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Under conditions of excess sunlight the efficient light-harvesting antenna found in the chloroplast membranes of plants is rapidly and reversibly switched into a photoprotected quenched state in which potentially harmful absorbed energy is dissipated as heat, a process measured as the non-photochemical quenching of chlorophyll fluorescence or qE. Although(More)
The photophysical and photochemical reactions, after light absorption by a photosynthetic pigment-protein complex, are among the fastest events in biology, taking place on timescales ranging from tens of femtoseconds to a few nanoseconds. The advent of ultrafast laser systems that produce pulses with femtosecond duration opened up a new area of research and(More)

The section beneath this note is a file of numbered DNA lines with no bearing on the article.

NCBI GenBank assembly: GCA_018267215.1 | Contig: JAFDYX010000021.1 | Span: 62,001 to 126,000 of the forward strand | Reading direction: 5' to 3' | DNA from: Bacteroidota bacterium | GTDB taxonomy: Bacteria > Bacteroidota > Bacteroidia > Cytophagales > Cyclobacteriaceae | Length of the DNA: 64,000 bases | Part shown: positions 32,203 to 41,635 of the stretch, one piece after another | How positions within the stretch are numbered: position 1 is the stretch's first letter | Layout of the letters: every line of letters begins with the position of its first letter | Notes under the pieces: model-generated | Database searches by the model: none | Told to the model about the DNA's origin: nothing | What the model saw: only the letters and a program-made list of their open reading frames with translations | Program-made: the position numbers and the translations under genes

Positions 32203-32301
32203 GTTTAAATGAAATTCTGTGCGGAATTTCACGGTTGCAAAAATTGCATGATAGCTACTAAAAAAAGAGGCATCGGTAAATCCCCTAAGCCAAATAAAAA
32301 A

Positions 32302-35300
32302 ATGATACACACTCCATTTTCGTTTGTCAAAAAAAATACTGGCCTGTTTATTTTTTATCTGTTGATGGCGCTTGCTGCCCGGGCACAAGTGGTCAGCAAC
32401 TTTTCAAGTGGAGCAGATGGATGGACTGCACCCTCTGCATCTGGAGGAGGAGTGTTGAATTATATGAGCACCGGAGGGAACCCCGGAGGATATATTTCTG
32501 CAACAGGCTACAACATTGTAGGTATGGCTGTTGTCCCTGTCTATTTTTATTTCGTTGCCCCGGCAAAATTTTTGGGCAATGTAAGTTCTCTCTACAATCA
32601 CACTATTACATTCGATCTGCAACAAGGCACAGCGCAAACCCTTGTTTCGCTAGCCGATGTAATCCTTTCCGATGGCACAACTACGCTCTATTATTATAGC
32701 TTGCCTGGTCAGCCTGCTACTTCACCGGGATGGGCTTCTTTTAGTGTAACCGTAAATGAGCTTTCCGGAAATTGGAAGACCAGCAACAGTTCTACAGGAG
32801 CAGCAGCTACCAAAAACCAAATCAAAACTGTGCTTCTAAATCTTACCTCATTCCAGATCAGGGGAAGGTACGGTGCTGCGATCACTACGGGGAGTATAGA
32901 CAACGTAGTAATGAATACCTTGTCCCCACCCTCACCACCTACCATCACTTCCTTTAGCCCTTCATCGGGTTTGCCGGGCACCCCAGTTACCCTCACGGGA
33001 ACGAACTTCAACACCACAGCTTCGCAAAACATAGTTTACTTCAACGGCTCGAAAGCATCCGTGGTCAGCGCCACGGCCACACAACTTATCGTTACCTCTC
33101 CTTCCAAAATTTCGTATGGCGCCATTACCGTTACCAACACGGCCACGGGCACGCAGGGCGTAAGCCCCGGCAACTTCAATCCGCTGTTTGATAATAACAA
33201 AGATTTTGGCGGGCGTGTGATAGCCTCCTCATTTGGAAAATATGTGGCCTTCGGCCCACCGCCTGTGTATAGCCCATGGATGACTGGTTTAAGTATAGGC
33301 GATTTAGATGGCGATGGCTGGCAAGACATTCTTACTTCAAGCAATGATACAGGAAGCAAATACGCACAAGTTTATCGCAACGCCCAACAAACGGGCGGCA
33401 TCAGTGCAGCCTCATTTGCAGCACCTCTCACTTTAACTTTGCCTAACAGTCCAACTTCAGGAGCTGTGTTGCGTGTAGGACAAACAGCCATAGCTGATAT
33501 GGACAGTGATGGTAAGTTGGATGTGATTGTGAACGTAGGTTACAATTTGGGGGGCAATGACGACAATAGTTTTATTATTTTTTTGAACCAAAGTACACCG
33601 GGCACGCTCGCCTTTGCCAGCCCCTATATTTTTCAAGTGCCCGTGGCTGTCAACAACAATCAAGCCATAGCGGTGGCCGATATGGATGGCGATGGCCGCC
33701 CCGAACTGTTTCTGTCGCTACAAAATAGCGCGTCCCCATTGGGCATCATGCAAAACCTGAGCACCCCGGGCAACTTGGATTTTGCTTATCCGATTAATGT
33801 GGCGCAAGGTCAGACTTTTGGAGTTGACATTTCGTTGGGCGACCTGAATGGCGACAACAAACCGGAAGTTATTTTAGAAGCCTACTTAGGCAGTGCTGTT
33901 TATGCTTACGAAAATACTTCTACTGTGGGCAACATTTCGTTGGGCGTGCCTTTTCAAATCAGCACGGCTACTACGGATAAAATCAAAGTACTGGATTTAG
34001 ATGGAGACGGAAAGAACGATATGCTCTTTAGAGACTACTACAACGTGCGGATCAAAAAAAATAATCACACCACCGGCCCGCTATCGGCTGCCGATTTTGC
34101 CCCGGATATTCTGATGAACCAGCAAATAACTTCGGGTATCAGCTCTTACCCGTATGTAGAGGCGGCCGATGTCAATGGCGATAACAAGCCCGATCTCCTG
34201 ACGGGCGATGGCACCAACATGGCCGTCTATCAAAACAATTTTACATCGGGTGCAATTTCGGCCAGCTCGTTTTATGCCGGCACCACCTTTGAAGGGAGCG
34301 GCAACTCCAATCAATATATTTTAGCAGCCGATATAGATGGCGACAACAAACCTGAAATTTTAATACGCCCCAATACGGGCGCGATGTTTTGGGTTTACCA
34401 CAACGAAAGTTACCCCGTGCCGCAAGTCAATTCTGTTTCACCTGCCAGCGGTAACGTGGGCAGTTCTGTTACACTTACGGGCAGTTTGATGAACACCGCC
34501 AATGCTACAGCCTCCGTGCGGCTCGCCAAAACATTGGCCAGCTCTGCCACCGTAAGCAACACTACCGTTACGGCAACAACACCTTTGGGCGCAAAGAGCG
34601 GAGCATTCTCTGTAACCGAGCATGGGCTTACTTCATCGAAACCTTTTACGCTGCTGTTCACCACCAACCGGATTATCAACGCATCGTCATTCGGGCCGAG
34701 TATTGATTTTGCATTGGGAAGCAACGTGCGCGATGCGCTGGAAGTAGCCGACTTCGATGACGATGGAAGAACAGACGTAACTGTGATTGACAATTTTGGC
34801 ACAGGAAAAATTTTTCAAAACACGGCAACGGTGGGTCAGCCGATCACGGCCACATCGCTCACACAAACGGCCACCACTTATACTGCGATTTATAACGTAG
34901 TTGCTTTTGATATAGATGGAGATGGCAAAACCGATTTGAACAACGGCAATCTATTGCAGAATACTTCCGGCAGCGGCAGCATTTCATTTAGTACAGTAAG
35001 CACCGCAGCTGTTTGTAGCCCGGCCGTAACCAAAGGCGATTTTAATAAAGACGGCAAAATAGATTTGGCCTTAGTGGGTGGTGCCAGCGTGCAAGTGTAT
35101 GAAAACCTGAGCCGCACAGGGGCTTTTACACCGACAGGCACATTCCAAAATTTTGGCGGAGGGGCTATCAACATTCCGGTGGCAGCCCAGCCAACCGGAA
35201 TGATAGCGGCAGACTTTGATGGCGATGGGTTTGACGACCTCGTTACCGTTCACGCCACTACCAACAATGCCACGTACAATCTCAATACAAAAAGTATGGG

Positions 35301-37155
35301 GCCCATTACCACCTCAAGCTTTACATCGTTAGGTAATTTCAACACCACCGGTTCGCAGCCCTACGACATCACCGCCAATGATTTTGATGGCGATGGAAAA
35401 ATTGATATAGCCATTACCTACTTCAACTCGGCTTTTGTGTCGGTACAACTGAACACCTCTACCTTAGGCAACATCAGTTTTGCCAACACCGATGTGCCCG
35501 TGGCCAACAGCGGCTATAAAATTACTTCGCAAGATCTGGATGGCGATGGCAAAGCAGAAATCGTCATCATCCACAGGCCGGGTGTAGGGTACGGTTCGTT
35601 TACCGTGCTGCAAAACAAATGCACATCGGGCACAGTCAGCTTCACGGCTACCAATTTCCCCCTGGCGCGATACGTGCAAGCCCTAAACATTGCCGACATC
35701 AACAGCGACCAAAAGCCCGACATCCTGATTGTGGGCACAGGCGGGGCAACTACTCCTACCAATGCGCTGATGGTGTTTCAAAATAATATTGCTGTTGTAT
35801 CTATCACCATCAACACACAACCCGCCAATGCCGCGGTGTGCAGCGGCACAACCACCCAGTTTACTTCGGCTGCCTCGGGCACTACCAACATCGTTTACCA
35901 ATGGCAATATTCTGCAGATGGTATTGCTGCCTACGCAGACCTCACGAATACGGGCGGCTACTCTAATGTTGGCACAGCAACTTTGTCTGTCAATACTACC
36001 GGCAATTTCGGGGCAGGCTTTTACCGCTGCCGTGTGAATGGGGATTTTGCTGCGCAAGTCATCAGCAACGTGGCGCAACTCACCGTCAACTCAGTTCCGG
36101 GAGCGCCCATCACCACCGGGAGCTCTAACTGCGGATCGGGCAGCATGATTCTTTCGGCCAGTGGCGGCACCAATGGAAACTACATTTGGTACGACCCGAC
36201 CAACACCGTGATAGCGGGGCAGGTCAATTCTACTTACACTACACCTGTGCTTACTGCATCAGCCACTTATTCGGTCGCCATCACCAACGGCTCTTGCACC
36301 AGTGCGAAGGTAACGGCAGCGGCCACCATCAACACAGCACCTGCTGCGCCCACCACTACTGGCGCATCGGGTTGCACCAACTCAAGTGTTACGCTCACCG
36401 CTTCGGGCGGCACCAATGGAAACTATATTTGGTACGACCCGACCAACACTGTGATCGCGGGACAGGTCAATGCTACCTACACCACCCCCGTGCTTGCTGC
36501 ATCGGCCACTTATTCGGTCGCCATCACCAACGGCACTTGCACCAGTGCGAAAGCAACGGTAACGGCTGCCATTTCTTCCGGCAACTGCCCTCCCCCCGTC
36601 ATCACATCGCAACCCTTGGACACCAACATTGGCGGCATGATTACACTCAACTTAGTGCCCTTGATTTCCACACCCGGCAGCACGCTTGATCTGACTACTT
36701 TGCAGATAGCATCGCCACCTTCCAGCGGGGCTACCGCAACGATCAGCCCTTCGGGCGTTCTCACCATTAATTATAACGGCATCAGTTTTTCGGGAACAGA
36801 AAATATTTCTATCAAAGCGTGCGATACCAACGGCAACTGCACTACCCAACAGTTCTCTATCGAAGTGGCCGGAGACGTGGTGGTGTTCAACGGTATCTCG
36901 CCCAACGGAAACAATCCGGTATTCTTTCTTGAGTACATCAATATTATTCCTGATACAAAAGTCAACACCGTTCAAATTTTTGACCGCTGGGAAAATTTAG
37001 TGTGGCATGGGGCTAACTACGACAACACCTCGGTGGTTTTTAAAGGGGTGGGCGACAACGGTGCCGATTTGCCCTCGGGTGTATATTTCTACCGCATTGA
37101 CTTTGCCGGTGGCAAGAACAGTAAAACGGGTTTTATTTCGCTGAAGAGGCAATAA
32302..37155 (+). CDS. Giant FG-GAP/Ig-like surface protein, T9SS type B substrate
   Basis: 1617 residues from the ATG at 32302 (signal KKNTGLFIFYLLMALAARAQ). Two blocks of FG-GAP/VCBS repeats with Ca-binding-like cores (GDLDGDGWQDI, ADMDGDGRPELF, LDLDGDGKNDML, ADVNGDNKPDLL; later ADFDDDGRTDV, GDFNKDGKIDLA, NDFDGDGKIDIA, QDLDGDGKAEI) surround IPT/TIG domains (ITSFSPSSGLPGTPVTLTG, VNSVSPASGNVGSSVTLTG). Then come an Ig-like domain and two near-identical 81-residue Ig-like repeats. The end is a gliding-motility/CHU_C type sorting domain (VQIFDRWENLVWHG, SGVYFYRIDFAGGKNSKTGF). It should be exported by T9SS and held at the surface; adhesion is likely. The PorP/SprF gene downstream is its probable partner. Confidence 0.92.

We present results from transient absorption spectroscopy on a series of artificial light-harvesting dyads made up of a zinc phthalocyanine (Pc) covalently linked to carotenoids with 9, 10, or 11 conjugated carbon-carbon double bonds, referred to as dyads 1, 2, and 3, respectively. We assessed the energy transfer and excited-state deactivation pathways(More)
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